THE delay in new adoption legislation means that thousands of children living in “kinship care” continue to be denied vital support and financial help.
A recently published UK-wide study based on the 2001 Census figures found that 5,200 children in Northern Ireland were being raised by family members who were not their parents. It is thought that the number would now be significantly higher 10 years on.
The highest rates in 2001 were in Belfast with around two in every 100 children living with relatives in west Belfast. Almost half of the children were living with siblings.
Kinship Care often involves informal arrangements with many families struggling because they receive no financial support from social services.
If these informal arrangements collapsed and all of the young people moved into care, the number of children being looked after in residential care in Northern Ireland would treble.
The new Adoption and Children Bill considered during the last sitting of the Assembly proposed new ‘special guardianship orders’ to provide greater permanence for young people for whom adoption is not appropriate.
However, these new orders which would benefit kinship carers remain in limbo after former Health Minister Michael McGimpsey removed the bill from the Assembly’s legislative programme last year.
There is likely to be no move on the new adoption laws until the conclusion of a judicial review taken by the Northern Ireland Human Rights Commission.
Kinship Care Northern Ireland is a charitable organisation committed to helping and supporting grandparents, kinship and sibling carers who are looking after and caring for children of their extended families.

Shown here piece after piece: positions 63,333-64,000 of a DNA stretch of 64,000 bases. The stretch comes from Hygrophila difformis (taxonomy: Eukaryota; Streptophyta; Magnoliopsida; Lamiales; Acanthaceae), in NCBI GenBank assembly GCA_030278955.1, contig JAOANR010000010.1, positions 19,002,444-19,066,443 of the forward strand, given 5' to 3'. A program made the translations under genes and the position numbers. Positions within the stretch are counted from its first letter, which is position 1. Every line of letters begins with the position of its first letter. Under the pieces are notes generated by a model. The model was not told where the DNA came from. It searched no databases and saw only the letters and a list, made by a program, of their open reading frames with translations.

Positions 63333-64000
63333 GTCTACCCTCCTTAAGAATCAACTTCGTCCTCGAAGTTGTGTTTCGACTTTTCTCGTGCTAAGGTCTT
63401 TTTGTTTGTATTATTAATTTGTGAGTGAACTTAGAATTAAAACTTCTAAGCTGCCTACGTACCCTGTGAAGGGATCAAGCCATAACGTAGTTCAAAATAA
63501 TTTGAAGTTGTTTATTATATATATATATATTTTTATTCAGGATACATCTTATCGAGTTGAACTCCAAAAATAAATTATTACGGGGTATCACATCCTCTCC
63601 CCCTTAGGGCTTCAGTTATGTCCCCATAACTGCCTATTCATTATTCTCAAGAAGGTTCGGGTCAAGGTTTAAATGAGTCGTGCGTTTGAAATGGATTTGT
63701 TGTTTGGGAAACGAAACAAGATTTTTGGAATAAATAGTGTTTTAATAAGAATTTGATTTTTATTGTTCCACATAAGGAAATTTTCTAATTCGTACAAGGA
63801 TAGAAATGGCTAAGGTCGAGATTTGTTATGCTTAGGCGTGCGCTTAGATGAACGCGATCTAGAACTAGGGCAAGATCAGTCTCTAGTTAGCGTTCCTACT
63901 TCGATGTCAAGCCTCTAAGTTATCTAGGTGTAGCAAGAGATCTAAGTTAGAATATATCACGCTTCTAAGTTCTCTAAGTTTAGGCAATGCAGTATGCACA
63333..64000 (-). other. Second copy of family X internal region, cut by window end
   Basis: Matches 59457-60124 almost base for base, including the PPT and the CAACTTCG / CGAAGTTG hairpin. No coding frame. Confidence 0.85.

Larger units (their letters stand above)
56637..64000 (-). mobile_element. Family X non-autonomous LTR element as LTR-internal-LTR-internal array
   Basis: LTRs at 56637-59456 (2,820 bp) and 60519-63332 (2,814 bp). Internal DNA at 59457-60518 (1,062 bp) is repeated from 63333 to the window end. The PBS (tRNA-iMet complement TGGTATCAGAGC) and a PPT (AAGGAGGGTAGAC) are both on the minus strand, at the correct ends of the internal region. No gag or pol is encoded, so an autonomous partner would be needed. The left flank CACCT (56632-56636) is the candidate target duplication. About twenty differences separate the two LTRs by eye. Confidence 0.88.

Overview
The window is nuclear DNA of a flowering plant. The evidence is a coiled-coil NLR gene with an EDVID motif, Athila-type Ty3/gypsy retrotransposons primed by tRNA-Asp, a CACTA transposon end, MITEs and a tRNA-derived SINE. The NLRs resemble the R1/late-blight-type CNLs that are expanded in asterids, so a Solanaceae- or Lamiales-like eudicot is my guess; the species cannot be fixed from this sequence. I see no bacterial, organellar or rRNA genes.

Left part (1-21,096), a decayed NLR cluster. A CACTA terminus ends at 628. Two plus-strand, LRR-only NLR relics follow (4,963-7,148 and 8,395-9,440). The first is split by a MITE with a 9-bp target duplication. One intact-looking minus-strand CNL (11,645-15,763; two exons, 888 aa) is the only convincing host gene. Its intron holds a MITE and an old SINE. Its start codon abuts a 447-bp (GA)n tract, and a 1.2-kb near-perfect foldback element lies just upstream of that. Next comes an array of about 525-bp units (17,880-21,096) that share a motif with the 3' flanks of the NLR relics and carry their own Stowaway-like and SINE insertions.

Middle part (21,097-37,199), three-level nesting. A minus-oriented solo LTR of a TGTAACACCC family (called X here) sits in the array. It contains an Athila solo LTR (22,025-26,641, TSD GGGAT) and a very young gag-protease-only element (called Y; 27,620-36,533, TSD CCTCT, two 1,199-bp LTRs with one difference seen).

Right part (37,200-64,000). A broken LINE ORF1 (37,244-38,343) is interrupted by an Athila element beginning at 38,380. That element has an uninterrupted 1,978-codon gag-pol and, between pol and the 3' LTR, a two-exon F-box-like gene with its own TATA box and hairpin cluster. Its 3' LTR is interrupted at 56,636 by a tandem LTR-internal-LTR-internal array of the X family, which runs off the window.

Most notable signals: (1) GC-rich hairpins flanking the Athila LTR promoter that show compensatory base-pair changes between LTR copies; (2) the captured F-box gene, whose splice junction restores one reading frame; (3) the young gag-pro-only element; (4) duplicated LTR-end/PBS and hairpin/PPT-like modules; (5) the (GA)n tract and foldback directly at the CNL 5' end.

Jacqueline Williamson is the charity’s founder and chairperson. She grew up in the care system in Northern Ireland and is kinship foster carer of her niece.
She said: “Many kinship carers do not want to ask for help because they are scared people will think they are not coping and that this could result in the children being put into care.
“Many are proud and private people and there can also be an element of embarrassment that a family member has got to the point where they cannot look after their children. For many people in this situation it is very easy for them to become overwhelmed."
Ms Williamson said that kinship carers are very often looking after small children and multiple numbers of children.
“If they were in the care system, siblings can be split up,” she continued. "I do think it is important to try and keep children within their own families and to link in support to them.
“Many children are in kinship care for exactly the same reasons as children who end up in residential care or stranger foster care but most do not receive the financial support that non-relative stranger foster carers receive.
“It costs £2,000 a week to put a child into care. If family members did not take on the care of thousands of children I think the care system would crumble.
“The special guardianship orders proposed in the new legislation are a good concept and I would welcome anything which would give more support to kinship care arrangements.”
The major study of kinship care by Buttle UK and the University of Bristol was published earlier this month and is based on 2001 Census information.
It reported that around 173,200 children across the UK were being raised by family members in 2001 because their parents were unable to care for them. This equates to one in every 77 children.